Dr Lynn Chiam, a dermatologist at the Children and Adult Skin Hair Laser Clinic, said that the condition affects about 20 per cent of children and 10 per cent of adults in Singapore.

The latest statistics from the Global Report on Atopic Dermatitis 2022 showed that the percentage figures are the same for both age groups worldwide. 

In addition to the physical symptoms of eczema, a 2019 study conducted in France by skincare brand La Roche-Posay highlighted its psychological consequences — it found that more than 60 per cent of children with eczema reported having a lack of concentration in class due to constant itching.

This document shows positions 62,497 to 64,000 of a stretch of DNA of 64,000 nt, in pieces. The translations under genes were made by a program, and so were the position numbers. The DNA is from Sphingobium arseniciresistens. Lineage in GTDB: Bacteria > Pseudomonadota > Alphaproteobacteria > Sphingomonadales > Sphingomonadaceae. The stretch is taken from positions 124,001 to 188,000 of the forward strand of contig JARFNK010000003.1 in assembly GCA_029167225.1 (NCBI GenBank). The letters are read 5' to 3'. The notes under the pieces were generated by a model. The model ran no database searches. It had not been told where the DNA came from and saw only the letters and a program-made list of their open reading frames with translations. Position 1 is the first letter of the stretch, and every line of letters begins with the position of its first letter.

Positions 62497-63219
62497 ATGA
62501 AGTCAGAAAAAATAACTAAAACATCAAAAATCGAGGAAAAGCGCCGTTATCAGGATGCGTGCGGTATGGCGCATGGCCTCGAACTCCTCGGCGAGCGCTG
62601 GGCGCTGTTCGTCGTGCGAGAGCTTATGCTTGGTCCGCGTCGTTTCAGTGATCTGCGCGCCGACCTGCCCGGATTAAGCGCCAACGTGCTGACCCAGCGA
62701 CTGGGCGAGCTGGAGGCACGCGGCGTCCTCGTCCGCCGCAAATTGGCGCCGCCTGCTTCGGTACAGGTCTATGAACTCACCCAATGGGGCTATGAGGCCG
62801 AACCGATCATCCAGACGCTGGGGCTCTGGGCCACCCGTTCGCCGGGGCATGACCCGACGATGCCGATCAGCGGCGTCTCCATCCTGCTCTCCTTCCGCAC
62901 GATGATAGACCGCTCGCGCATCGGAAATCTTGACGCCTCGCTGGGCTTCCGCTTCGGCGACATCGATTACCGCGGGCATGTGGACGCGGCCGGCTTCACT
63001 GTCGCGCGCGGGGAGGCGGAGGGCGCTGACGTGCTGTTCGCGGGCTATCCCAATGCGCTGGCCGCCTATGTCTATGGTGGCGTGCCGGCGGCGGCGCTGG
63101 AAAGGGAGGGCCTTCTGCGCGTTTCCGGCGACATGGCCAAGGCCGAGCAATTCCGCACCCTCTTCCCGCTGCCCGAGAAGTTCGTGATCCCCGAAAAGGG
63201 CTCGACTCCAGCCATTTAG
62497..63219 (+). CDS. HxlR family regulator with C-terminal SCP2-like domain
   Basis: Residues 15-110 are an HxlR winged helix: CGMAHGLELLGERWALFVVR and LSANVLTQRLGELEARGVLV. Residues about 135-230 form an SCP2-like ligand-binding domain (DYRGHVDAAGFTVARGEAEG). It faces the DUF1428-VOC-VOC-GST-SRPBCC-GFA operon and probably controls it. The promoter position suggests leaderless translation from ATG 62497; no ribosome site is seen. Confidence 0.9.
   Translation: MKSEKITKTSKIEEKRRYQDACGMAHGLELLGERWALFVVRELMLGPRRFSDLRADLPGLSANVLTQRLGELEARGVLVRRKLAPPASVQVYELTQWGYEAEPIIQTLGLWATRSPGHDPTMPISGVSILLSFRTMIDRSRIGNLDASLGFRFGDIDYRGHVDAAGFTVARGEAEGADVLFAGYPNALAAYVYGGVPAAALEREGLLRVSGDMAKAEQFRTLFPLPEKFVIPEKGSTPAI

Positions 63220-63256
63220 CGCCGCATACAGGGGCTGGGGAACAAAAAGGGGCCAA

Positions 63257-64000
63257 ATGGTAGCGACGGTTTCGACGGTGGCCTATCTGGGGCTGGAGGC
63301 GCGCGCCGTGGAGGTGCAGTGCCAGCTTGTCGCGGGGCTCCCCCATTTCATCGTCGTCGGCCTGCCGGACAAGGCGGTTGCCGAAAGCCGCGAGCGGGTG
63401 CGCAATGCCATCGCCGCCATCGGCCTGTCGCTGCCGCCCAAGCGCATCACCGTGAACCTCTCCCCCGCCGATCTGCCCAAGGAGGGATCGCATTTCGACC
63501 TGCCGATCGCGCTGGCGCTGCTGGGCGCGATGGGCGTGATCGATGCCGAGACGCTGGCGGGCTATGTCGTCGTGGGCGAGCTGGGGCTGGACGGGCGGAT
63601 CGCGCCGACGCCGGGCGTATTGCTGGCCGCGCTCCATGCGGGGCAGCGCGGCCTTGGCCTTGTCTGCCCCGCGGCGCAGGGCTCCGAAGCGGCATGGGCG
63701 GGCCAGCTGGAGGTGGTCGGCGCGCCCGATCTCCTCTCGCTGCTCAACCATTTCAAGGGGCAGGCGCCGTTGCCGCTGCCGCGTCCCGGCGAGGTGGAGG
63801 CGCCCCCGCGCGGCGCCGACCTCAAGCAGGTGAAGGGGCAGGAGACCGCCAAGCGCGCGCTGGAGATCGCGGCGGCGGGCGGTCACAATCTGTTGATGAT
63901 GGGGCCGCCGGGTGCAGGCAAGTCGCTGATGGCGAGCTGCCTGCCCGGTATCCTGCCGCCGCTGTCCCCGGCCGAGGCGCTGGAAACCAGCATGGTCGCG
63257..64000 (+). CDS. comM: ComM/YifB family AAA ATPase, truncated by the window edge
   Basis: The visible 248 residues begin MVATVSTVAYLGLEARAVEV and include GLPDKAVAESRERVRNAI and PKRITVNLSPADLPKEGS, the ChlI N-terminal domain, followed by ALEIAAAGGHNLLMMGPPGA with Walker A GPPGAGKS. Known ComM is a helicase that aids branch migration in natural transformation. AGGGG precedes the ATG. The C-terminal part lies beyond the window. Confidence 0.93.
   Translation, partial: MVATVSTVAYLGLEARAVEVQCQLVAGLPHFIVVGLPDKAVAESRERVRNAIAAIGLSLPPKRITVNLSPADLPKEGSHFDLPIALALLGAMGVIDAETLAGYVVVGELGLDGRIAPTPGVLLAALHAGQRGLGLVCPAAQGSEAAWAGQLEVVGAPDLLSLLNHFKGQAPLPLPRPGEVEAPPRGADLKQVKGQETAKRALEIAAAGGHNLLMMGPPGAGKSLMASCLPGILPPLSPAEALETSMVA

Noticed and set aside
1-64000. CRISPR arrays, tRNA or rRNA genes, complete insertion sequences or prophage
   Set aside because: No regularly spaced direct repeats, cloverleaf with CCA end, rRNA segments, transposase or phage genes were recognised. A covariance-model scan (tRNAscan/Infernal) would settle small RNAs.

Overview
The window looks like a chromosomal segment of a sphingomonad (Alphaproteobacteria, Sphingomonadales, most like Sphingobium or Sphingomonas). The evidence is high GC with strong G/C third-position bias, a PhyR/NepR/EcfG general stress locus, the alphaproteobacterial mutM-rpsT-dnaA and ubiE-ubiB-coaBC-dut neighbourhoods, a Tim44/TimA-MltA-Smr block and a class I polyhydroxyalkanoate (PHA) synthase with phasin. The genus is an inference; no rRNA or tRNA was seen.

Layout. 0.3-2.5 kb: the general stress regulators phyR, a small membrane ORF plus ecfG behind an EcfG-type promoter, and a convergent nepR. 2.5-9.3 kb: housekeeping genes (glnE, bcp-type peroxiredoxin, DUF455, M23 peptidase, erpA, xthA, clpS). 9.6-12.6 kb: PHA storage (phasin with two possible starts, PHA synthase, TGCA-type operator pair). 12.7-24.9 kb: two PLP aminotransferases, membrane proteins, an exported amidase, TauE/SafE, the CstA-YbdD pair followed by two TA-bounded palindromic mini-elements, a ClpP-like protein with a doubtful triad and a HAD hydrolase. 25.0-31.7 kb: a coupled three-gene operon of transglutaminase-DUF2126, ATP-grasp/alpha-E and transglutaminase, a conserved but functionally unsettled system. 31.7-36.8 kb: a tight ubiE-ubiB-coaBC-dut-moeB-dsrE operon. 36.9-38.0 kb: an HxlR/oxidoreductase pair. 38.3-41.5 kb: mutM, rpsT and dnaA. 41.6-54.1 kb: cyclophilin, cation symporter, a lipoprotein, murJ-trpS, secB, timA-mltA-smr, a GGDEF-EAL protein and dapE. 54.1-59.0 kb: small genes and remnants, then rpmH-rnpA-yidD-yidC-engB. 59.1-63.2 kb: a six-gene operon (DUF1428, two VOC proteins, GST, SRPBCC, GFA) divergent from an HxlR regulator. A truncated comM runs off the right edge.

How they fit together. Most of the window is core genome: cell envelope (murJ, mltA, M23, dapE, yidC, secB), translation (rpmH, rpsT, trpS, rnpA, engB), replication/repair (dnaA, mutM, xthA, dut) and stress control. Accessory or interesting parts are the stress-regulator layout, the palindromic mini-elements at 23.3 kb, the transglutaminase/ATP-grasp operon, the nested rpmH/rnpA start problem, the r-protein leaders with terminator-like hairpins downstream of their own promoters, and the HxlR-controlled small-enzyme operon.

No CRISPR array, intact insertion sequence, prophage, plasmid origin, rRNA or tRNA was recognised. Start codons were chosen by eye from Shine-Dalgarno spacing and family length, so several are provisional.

This frustrating inability to focus is something I understand all too well.

My productivity and quality of work took a heavy toll during my flare-up, because my attention would inadvertently be directed to finding some sort of relief to the nagging itch.

Knowing that I was not going through this alone brought me some comfort, but I also wanted to know how I can go about managing my condition. 

Associate Professor Mark Koh, a dermatologist from the KK Women’s and Children’s Hospital, said that our genes determine the structural integrity of our skin barrier as well as our immune response to the external environment. 

He said that eczema patients may experience an over-reactive or hyper-sensitive immune response of the skin to environmental triggers such as stress, lack of sleep, heat, perspiration, dusty environments, dust mites, pets, insect bites and smoking.